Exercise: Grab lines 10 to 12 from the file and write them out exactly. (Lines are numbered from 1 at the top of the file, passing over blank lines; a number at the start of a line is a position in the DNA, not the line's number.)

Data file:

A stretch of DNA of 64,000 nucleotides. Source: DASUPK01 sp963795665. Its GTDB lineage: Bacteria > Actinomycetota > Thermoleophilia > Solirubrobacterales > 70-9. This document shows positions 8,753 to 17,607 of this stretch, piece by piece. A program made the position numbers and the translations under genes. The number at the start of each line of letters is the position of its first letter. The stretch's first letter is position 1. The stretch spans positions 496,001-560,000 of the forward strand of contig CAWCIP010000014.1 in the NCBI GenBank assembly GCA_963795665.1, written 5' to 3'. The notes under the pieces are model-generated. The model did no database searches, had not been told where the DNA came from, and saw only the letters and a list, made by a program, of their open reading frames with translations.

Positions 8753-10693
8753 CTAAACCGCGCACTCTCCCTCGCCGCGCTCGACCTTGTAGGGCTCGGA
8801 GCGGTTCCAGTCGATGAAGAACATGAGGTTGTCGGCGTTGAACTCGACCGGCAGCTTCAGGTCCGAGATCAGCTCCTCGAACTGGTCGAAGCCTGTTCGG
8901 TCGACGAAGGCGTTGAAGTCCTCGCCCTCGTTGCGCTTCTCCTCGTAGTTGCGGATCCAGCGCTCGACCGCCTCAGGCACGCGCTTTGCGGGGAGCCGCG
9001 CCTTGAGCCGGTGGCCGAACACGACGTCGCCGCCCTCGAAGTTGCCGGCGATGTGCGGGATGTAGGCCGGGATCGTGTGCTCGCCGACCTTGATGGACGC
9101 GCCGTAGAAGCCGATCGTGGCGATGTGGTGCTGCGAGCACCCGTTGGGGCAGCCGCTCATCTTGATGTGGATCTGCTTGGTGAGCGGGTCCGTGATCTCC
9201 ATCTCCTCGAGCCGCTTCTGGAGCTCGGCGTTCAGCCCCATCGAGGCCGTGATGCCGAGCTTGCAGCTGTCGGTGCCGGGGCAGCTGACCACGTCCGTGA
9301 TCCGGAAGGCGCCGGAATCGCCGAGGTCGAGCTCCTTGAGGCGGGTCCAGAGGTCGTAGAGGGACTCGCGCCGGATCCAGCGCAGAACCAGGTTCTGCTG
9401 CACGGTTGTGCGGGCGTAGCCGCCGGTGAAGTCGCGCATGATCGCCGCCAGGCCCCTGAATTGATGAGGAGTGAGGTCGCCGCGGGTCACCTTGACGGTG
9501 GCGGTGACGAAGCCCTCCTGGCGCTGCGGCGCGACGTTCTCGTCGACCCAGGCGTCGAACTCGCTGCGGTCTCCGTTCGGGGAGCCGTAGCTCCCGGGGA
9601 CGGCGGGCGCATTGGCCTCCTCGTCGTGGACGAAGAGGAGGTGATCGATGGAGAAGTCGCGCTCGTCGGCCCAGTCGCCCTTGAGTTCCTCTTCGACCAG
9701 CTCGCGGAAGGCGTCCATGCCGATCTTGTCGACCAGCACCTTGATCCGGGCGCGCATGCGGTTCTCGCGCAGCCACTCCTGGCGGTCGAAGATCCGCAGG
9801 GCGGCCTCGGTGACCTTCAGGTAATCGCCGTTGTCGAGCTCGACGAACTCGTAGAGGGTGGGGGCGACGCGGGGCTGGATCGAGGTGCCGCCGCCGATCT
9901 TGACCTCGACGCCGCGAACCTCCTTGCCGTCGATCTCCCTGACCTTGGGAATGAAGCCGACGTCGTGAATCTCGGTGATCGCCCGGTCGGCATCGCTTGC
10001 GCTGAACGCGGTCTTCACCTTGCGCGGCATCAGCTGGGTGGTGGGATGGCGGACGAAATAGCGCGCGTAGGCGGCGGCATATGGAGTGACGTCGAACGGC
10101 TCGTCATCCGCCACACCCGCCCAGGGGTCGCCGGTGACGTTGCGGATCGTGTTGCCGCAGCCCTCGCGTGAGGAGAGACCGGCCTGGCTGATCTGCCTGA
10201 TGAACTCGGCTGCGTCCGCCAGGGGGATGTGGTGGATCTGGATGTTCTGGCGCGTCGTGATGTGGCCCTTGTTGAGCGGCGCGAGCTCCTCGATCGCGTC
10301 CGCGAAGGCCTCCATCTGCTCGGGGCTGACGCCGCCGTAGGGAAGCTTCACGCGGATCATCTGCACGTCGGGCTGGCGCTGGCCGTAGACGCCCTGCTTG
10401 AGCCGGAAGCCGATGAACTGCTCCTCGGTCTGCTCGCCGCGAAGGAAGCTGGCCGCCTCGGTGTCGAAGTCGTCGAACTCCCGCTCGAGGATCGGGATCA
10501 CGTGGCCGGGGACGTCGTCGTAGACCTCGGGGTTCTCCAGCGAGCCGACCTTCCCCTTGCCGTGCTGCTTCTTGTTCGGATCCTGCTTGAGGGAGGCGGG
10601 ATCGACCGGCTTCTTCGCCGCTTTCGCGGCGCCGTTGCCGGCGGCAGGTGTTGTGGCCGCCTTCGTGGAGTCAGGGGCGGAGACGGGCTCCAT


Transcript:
9401 CACGGTTGTGCGGGCGTAGCCGCCGGTGAAGTCGCGCATGATCGCCGCCAGGCCCCTGAATTGATGAGGAGTGAGGTCGCCGCGGGTCACCTTGACGGTG
9501 GCGGTGACGAAGCCCTCCTGGCGCTGCGGCGCGACGTTCTCGTCGACCCAGGCGTCGAACTCGCTGCGGTCTCCGTTCGGGGAGCCGTAGCTCCCGGGGA
9601 CGGCGGGCGCATTGGCCTCCTCGTCGTGGACGAAGAGGAGGTGATCGATGGAGAAGTCGCGCTCGTCGGCCCAGTCGCCCTTGAGTTCCTCTTCGACCAG